%% 7. Variable coefficients and adjoints
%%
%
% \setcounter{page}{74}
%
%%
%
% In this chapter we focus on second-order problems
% with variable coefficients. Locally, near a particular
% value of $x$, solutions look
% like what we've seen in Chapters 4--6, featuring
% oscillation or exponential growth and decay depending on the
% coefficients. Globally, over a wider interval of\/ $x$ values,
% these structures can combine in interesting ways.
%
%%
%
% To begin, let us consider the simplest variable coefficient
% of all, one that jumps abruptly from one constant
% to another:
% $$ y'' - 10 \kern 1.3pt \hbox{sign}(x)\kern .5pt y = 0. \eqno (7.1) $$
% For $x<0$ the coefficient is $10$, and for $x>0$ it is
% $-10$. Thus this is a second-order ODE with piecewise
% continuous coefficients, generalizing the first-order
% such problems of Chapter 2, and a solution is defined as a function
% $y$ with a continuous derivative that satisfies the equation except
% at the points of discontinuity.\footnote{One way to justify this condition is to
% think of the discontinuous coefficient ODE as the limit of
% smooth ODE\kern .5pt s with sharper and sharper transitions. The second derivative
% $y''$ cannot be continuous at $x=0$, since it satisfies (7.1).}
% Here is the solution on $[-10,10\kern .3pt]$ with boundary conditions
% $y(-10) = y(10)=1$.
%
ODEformats, L = chebop(-10,10); L.op = @(x,y) diff(y,2) - 10*sign(x)*y;
L.lbc = 1; L.rbc = 1; y = L\0; plot(y,CO,bvp), ylim([-2 2])
title('Fig.~7.1.~~Equation with a sign change (7.1)',FS,11)
%%
% \vskip 1.02em
%%
% There is no mystery about this picture.
% On the left, the ODE is $y'' + 10y = 0$, with oscillatory solutions
% $A\sin(\sqrt{10}\kern .7pt x) + B\cos(\sqrt{10}\kern .7pt x)$.
% On the right, it is $y'' - 10y = 0$, with exponentially
% growing and decaying solutions
% $C\exp(\sqrt{10}\kern .7pt x) + D\exp(-\sqrt{10}\kern .7 pt x)$.
% The solution makes a continuously differentiable
% transition between these behaviors at $x=0$ and matches
% the boundary conditions.
% Note in particular the exponential boundary layers to the
% right of $x=0$ and to the left of $x=10$.
% It is not hard to work out this solution exactly by solving four
% equations for the four unknowns $A, B, C, D$ (Exercise 7.1).
%%
%
% Abrupt changes of coefficients arise frequently in
% applications. Equally important in practice, and mathematically
% more interesting, are cases where coefficients change
% continuously, and the prototypical ODE of
% this kind is the {\bf Airy equation},
% $$ y'' - x\kern .1pt y = 0. \eqno (7.2) $$
% Note that $10 \kern 1pt \hbox{sign}(x)$ has given way to simply $x$.
% Again we have one sign for $x<0$ and another for $x>0$,
% but now with a smooth transition. Here is the solution
% with the same domain and boundary conditions as before.
%
L.op = @(x,y) diff(y,2) - x*y; y = L\0; plot(y,CO,bvp)
ylim([-20 20]), title('Fig.~7.2.~~Airy equation (7.2)',FS,11)
%%
% \vskip 1.02em
%%
%
% Qualitatively speaking, this image is much like the last one.
% For $x>0$, the two solutions of
% the ODE are exponentially growing and decaying, slowly near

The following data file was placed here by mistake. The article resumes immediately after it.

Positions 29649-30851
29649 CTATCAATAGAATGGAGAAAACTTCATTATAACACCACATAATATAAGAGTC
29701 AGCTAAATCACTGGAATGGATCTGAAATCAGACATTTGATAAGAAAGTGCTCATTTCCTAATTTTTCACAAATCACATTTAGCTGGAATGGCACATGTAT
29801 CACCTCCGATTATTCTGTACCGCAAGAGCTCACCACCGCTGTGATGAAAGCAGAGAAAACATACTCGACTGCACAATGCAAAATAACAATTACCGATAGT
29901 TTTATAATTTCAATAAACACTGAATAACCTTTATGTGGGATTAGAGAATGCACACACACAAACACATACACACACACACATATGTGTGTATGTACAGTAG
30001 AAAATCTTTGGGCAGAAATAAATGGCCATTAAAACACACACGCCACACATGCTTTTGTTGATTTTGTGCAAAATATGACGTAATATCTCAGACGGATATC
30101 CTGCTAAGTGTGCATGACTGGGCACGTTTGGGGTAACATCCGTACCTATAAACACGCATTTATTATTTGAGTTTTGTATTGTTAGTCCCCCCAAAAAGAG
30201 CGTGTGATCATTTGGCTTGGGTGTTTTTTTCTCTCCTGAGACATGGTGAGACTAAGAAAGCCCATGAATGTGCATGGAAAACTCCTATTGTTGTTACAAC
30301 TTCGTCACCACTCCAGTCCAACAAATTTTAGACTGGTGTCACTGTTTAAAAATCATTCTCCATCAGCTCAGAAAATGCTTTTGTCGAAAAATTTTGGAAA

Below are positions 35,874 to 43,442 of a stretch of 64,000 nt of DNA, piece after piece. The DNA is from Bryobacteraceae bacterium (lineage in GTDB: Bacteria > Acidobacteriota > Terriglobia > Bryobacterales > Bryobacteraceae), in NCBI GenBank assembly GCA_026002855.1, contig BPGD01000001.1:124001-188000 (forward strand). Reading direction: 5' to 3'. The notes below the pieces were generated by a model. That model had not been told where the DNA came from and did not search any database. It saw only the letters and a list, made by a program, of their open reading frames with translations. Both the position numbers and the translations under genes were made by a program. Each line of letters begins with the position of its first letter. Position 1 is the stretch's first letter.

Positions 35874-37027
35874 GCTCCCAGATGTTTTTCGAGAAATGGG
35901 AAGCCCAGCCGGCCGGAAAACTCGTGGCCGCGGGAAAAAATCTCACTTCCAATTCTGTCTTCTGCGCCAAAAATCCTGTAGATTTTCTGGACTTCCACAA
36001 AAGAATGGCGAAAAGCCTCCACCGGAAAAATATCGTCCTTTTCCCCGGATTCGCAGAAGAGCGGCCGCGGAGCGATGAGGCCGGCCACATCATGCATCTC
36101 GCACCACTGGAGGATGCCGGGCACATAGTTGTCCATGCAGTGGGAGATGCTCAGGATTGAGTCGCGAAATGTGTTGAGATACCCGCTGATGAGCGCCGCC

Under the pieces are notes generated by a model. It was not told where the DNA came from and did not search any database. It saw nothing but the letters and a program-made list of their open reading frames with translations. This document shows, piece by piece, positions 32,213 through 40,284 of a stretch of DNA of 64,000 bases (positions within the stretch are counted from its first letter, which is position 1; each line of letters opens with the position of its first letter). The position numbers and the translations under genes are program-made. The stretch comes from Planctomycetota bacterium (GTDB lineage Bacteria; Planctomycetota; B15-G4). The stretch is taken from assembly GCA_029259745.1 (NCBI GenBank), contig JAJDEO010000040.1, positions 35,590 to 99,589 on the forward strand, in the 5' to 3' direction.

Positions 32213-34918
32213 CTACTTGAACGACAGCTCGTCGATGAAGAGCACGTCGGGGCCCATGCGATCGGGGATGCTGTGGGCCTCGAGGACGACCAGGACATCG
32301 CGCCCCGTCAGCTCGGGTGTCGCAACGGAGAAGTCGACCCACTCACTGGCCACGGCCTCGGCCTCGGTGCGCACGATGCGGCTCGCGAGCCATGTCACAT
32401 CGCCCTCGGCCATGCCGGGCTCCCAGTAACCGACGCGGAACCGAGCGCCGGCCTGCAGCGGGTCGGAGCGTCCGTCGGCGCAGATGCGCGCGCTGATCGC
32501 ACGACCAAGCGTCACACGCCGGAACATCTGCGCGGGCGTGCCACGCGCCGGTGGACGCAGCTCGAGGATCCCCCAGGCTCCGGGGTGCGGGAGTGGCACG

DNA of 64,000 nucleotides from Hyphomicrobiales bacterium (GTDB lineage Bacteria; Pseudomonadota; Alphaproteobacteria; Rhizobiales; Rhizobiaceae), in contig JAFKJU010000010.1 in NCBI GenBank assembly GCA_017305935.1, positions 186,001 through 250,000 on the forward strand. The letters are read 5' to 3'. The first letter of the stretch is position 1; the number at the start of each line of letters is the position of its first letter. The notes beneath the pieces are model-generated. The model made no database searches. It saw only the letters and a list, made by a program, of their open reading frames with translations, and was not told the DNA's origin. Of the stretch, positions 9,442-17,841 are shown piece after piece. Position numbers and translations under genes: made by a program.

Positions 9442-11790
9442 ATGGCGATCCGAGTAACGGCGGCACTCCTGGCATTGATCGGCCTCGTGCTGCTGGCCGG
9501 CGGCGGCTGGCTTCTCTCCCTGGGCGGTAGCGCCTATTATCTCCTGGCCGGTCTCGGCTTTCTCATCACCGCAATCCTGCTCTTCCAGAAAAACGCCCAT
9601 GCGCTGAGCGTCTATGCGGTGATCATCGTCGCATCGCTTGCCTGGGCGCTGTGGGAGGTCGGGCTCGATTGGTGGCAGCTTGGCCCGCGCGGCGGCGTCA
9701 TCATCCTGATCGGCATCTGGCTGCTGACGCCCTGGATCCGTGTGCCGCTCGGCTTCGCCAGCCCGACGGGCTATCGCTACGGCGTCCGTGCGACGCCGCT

% $x=0$ and faster near $x=10$.
% For $x<0$, they are oscillatory, with slow oscillations near $x=0$
% and faster ones near $x=-10$.
% The point $x=0$ where the equation changes
% from one type to another is called a {\bf turning point}.
% A notable difference from the last image
% is that the amplitude is ten times larger.
% This is because, by chance, we are close to an eigenvalue.
% If the interval had been $[-9.7,9.7]$ instead
% of $[-10,10\kern .3pt]$, the roles would have
% been reversed, with the solution to (7.1) having the
% high amplitude (Exercise 7.3).
%
%%
%
% The Airy equation arises in applications in
% optics, quantum mechanics, and other fields in the analysis of
% wave effects near interesting edges, including George
% Airy's original application in 1838 related to the
% colors of the rainbow.\footnote{The Airy equation is also
% a prototype in the theory of asymptotics, where it illustrates
% fundamental ideas related to steepest descent contours,
% asymptotics-beyond-all-orders, and Stokes lines. One can also
% think of it as a step toward the subject of {\em multiphysics,}
% which is concerned with problems and computations coupling
% physical media of different kinds.}
%
%%
%
% With almost any ODE, it is generally interesting to reduce
% the magnitude of the coefficient of the highest derivative
% term to see what happens, and specifically, to sharpen
% the separation between local and global behavior. (An ODE
% problem with a small leading coefficient is called a
% {\bf singular perturbation problem}; see Chapters~18 and~20.)
% Here we replace $y''$ by $0.01y''$.
%
L.op = @(x,y) 0.01*diff(y,2) - x*y;
y = L\0; plot(y,CO,bvp)
title('Fig.~7.3.~~Airy equation with leading coefficient 0.01',FS,11)
%%
% \vskip 1.02em
%%
%
% \noindent
% On the left, instead of 3 or 4 wavelengths, there are now
% about 35, as can be verified by Chebfun:
%
length(max(y{-10,0},'local'))
%%
%
% \noindent
% This increase is by a factor of about $10$, that is, $\sqrt{100}$.
%
%%
%
% Like any second-order linear homogeneous ODE,
% the Airy equation has a two-dimensional
% vector space of solutions. One unique solution
% in this vector space (up to
% a constant factor) has the special property of decaying to
% 0 as $t\to \infty$, and a particular normalization
% of this solution is called the {\em Airy function}